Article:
A general view shows a meeting of the UN Security Council at the UN headquarters. (Reuters)
Nuclear-armed North Korea accused the UN Security Council of double standards Monday ahead of a meeting on its latest missile test.
Pyongyang last week launched two weapons assessed by the US and others to be short-range ballistic missiles, which it is banned from under Security Council resolutions.
It was the first substantive provocation since the new US administration of President Joe Biden took office, which is in the final stages of a review on policy towards the North.
Biden warned the isolated state that "there will be responses if they choose to escalate", while European members of the Security Council requested an urgent meeting Tuesday to discuss the launch.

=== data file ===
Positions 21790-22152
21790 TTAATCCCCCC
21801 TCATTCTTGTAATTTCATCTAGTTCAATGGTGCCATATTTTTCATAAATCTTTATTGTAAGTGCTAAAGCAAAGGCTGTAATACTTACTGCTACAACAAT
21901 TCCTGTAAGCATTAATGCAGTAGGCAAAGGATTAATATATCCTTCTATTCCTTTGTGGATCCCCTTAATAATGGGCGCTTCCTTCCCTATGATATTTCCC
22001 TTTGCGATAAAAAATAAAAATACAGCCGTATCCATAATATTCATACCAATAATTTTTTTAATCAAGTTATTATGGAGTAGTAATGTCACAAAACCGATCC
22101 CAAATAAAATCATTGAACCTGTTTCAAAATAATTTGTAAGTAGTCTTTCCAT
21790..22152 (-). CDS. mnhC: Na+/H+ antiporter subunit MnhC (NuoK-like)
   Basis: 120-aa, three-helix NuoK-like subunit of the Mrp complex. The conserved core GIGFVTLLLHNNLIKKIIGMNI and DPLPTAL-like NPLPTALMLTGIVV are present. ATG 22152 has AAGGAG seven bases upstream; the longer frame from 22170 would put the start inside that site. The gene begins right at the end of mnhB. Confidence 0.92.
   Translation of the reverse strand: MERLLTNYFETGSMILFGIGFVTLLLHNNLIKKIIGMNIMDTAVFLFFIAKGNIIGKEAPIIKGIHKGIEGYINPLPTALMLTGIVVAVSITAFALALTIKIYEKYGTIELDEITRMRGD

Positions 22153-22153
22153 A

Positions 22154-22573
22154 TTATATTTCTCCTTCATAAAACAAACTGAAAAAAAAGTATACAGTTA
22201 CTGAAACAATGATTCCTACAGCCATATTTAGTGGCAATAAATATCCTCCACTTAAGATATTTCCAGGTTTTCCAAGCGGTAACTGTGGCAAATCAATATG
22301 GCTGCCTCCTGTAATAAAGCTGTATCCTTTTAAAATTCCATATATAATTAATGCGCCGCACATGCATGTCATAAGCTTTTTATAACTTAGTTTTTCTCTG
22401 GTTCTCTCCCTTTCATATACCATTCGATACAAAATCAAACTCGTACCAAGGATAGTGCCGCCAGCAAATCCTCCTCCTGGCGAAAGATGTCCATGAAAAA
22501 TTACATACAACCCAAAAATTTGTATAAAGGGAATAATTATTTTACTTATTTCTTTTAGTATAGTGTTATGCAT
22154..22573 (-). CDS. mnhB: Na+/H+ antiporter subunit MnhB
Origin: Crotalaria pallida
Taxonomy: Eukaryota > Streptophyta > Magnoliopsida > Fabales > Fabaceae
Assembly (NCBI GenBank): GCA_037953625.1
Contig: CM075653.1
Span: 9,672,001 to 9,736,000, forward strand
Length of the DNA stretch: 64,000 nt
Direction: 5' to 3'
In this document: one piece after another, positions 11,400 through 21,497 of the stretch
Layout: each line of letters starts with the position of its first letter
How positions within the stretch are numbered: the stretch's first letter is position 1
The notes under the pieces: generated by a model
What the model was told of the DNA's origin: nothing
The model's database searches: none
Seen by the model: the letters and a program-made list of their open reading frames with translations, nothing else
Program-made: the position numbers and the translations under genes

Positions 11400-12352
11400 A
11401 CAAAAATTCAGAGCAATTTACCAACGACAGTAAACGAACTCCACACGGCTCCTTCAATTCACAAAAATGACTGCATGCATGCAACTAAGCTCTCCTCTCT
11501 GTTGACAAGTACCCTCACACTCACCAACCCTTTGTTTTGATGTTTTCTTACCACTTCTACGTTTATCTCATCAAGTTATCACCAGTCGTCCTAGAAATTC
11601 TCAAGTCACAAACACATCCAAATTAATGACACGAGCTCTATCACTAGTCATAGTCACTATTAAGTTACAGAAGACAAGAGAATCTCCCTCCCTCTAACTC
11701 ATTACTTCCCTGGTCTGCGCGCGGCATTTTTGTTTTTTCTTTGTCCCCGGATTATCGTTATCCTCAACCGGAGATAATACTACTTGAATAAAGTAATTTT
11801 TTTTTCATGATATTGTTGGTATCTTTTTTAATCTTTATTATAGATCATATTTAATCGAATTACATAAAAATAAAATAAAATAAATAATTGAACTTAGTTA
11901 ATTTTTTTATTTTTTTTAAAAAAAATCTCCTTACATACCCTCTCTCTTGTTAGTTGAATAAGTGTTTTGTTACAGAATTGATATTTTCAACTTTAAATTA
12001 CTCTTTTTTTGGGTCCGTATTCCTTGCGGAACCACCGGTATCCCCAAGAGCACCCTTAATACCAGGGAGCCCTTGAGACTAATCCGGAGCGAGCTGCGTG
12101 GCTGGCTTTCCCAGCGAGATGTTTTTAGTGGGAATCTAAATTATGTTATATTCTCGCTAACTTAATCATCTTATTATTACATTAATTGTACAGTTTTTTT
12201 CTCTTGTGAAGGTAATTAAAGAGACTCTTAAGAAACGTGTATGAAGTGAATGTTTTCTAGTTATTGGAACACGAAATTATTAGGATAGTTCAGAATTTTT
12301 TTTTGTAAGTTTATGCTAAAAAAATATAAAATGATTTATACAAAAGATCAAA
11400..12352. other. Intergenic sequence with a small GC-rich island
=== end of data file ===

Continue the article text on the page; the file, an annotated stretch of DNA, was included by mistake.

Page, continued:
In a statement carried by the North's official KCNA news agency, senior foreign ministry official Jo Chol Su said the test was of a new "tactical guided missile".
"Many other countries across the globe are firing all kinds of projectiles," he said, warning that a "double standard" by the Security Council will "only cause an aggravation" on the Korean peninsula.
The nuclear-armed North has a long history of using weapons tests to ramp up tensions, in a carefully calibrated process to try to forward its objectives.
It is under multiple sets of international sanctions for its banned weapons programmes.